A welcome probe 

Firms in the later life mortgage market reacted positively to the FCA’s review and agreed with the actions for firms to take. 

 Jim Boyd, CEO of the Equity Release Council, said: “We share the regulator’s commitment to putting customers first and ensuring they are fully informed and advised about their options. Its findings will inform our ongoing standards-setting work to help raise and reinforce best practice consistently across the sector. 

“Modern equity release helps people to enjoy financial freedom and a better quality of life. Carefully considering the option of releasing equity, alongside all alternatives, should be part of every homeowner’s retirement planning. 

“The Council and our members are undertaking significant work to reinforce advice standards and ensure clear customer communications. We wholeheartedly support the new Consumer Duty and will continue to work with the regulator, members and wider industry to take every opportunity to improve customer experiences.” 

Leon Diamond, CEO and founder of LiveMore, added: “We wholeheartedly welcome the FCA’s report into the lifetime mortgage sector, which highlights practices in the industry that deserve the regulator’s attention. 

“The effect of compound interest on a lifetime mortgage is significant, especially in a high interest rate environment, making this form of finance expensive if a mortgage is held for many years. So, if a standard mortgage is affordable, that is usually the best outcome for the customer and there is an easy way to find that out.

“We are firmly of the view that an affordability assessment should be undertaken, in all cases, before any decision is made about going down the route of a lifetime mortgage.” 

Diamond said: “A fundamental part of an adviser’s role is to fully understand the income and outgoings of customers. This provides a clear picture of whether they can afford monthly mortgage repayments and should be the first option to consider. If an interest-only or a capital and repayment mortgage is not affordable then a lifetime mortgage could be the second option.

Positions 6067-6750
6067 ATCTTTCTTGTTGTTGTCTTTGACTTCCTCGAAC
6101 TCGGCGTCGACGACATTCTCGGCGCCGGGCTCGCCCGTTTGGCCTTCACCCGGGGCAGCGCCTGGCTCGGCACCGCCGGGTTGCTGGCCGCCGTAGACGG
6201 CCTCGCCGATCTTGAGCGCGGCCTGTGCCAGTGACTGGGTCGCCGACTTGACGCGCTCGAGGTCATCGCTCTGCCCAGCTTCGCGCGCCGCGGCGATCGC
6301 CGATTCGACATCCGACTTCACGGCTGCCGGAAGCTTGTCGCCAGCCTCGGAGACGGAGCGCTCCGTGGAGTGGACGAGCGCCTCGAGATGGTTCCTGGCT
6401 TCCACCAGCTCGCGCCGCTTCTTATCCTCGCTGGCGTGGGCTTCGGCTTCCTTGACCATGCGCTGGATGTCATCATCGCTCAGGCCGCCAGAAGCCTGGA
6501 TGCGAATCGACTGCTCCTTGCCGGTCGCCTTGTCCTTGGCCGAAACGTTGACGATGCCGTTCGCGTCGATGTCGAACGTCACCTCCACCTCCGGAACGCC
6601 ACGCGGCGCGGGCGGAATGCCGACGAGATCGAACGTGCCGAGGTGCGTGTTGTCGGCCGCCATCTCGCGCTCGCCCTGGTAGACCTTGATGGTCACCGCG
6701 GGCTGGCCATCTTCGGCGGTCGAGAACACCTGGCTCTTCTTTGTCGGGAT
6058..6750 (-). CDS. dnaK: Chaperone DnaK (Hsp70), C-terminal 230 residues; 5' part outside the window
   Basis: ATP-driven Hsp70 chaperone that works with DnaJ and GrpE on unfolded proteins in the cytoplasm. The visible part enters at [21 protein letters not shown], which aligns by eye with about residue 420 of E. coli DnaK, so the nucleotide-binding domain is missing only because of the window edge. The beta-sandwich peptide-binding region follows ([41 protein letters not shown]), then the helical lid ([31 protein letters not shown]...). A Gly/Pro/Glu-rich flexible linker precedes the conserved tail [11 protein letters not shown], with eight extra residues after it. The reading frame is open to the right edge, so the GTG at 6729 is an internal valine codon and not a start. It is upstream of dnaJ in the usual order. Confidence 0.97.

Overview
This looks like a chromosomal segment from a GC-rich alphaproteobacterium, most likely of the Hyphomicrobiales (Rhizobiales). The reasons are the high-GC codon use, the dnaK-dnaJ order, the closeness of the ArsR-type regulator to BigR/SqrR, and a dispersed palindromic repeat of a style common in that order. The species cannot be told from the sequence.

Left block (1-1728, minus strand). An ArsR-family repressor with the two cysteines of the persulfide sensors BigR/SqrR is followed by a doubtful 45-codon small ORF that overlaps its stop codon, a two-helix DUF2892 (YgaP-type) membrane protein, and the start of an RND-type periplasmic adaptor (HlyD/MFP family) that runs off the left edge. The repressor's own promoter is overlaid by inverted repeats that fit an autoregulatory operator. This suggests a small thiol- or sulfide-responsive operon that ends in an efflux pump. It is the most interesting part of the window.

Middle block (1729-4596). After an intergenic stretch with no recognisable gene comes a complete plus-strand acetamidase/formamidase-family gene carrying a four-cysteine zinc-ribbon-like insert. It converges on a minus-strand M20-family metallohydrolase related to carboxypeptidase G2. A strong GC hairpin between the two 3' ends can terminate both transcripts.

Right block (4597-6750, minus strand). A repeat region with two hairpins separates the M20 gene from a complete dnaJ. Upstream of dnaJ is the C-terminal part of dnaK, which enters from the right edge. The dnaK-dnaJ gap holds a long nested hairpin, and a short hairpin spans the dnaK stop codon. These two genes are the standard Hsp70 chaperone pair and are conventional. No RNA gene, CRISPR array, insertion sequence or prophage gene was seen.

“We published a white paper in June, Consumer Duty: why later life lending is about to change forever. It highlights why Consumer Duty is good for the industry and as a solutions-led lender, we abide by the rules and welcome them with open arms.  

“Anything that improves the industry for the good of the consumer can only be a good thing and this report from the FCA is a strong reminder for every broker and lender to put the customer first.” 

Paul Glynn, CEO of Air, said: “Any Financial Conduct Authority announcement which highlights perceived failings in an industry is never welcome news, but the FCA did note that all firms included in the review have already made changes to sales and advice processes to address these points. Our sector needs to build on this work and consider how we avoid the behaviours called out by the review if they are evident in a firm’s approach.

“Given the recent introduction of Consumer Duty legislation, advisers are already stepping up but robust compliance, clear documentation and a commitment to ongoing education and training need to be part of a firm’s DNA. Whether you choose to use resources or training from platforms such as Air or look directly to lenders for insights, there is a significant amount of resource available.

“Advisers who operate in the later life lending market understand their responsibility in helping older homeowners make the right choices, so we need to actively consider how we personalise, achieve, and document this.”